WRITTEN FOR THE UK HEART FOUNDATION ( SEPT.2006)

If you are Buddhist, Hindu or even Christian, you may have been taught to meditate. However, for most of us in the West it is something that we have to seek out. There is demand and plenty of opportunity: you just go along to yoga classes, tai chi sessions or Quaker meetings (where it’s called Christian contemplation) to learn how to do it.

There are many reason to learn to meditate. It’s hearing your own thought without the world’s interference and is a pleasure in itself. Meditation slows down the chatter in our heads. And I don’t know anyone in the 21st century whose mental and physical health would not benefit from some.

I really enjoy knowing that when I am meditating there are thousand if not millions of other humans doing the same thing (even though many of them will be on the other side of the planet).

Oh and it’s cheap. Once you’ve been taught the techniques, it’s free. All it will cost you is your time.

You don’t need any paraphernalia, but it may help if you use a candle or music to calm you down, get you in the mood and focus your mind. You can get loads of CDs with guide meditations — these will be a combination of words and music. The topics can vary: health, self-love relaxation, world peace … the list goes on. Try your local library or good book shop for help. And then there’s always the internet.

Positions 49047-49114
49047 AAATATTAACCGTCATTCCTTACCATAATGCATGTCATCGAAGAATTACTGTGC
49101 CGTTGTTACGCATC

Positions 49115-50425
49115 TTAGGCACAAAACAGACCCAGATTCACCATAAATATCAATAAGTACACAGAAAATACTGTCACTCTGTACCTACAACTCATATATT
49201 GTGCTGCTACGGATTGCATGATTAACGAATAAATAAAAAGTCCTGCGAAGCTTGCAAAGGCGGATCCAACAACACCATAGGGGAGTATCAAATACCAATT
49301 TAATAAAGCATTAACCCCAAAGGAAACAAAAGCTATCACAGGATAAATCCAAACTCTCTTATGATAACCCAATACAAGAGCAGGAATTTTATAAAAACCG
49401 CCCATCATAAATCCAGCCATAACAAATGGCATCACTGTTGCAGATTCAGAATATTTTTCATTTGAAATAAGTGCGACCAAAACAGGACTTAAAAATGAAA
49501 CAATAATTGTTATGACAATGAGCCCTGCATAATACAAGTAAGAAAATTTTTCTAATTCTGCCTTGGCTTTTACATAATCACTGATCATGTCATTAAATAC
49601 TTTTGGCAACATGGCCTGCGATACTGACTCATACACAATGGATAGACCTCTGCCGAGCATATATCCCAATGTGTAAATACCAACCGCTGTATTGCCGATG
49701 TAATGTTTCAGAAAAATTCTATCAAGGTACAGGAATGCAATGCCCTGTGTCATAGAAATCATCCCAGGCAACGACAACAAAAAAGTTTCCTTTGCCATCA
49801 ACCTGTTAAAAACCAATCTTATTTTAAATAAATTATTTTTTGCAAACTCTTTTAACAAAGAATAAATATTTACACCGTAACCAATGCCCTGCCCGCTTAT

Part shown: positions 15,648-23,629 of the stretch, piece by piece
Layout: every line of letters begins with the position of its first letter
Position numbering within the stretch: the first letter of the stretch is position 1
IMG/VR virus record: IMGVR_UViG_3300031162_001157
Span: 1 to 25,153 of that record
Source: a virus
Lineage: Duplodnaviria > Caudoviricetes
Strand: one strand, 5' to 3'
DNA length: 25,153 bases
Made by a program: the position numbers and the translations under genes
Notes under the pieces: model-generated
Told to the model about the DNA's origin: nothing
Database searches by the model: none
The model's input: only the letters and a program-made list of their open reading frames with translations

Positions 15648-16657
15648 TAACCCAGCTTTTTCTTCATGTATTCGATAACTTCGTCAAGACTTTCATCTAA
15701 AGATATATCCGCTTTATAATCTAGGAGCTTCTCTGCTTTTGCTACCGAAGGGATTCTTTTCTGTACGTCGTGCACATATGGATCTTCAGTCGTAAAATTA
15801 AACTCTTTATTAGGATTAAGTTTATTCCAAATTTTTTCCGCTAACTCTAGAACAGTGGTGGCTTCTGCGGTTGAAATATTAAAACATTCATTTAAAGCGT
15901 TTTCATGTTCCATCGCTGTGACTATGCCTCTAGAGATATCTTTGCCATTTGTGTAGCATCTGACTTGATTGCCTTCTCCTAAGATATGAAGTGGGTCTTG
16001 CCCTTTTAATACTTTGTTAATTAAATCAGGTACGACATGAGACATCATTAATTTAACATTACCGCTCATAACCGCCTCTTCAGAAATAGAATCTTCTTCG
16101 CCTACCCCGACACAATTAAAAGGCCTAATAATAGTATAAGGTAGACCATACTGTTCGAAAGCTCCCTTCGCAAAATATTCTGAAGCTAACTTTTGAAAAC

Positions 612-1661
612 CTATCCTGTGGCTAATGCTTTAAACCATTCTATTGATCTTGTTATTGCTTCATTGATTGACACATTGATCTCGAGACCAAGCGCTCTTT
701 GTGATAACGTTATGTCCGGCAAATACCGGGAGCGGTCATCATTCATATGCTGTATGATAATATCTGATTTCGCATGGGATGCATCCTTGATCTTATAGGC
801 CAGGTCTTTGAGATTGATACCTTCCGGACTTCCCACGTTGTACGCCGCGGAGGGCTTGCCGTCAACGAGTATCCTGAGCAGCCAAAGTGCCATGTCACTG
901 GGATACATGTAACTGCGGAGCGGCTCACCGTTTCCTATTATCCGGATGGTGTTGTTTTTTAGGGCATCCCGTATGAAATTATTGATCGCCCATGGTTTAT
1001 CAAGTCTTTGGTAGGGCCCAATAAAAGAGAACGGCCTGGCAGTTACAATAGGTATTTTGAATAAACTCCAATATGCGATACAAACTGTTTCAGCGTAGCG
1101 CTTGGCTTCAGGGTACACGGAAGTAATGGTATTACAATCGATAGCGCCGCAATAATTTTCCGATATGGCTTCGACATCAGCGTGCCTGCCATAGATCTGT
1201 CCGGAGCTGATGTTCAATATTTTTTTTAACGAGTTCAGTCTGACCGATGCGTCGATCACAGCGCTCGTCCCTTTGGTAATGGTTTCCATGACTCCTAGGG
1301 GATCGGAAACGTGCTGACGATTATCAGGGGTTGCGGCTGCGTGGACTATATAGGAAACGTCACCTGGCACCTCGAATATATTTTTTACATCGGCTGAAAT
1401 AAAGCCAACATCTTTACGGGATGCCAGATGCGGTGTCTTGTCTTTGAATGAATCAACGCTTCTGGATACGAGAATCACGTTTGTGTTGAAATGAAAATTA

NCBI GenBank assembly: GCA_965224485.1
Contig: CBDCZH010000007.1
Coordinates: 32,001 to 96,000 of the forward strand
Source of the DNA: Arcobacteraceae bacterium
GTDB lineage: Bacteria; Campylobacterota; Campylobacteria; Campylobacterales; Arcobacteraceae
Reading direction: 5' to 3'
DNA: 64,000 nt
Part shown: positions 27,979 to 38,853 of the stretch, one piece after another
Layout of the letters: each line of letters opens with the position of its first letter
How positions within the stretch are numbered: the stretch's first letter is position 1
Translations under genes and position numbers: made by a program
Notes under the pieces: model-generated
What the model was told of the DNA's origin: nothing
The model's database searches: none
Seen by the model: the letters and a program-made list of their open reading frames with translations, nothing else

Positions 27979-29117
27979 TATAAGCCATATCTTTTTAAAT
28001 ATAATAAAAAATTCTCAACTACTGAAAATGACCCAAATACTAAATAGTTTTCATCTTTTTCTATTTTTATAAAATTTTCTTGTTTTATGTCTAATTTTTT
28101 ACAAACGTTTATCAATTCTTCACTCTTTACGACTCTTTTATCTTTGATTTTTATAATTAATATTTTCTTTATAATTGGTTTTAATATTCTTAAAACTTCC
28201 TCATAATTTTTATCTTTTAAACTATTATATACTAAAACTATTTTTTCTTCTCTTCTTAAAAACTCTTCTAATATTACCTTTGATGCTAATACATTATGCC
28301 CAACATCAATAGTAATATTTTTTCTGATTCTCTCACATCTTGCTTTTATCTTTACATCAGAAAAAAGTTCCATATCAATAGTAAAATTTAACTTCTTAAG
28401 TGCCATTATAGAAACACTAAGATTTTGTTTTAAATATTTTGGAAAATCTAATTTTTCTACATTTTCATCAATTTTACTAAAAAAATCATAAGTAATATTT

So, let’s have a look at the basics:

1 Make an appointment with yourself twice a week (to begin with) for 10 or 20 minutes in the morning or evening.

2 Sit comfortably on the floor or in a chair. Try not to slouch or recline so that you’re likely to fall asleep.

3 Keep your eyes open and gently rest them on a chosen point somewhere in front of you in the room.

4 As you look, let your thoughts slow down. You don’t have to try to stop thinking, just try not to let your thoughts run away with you. As you watch your chosen point, your thoughts should gradually slow down and you may begin to feel more peaceful.

5 Finish your meditation by closing your eyes for a few moments or minutes — until you’re ready.

It can be that simple.

Try to build up to two 20-minute sessions each day; ideally once before breakfast and once before bedtime. If you find your technique slow to improve, remember that the more you practise … well, you know the rest.

All you really need is a willingness to improve your health.

How does meditation work? Well, does the phrase “fight or flight” mean anything to you? They’re the traditional choices to a perceived threat. When people are confronted with danger, there are certain physical responses such as the production of adrenalin and cortisol to prepare the body for defence or escape. These chemicals speed up the heart rate, slow digestion and shunt blood to the muscles. They change various nervous functions, giving the body a burst of energy.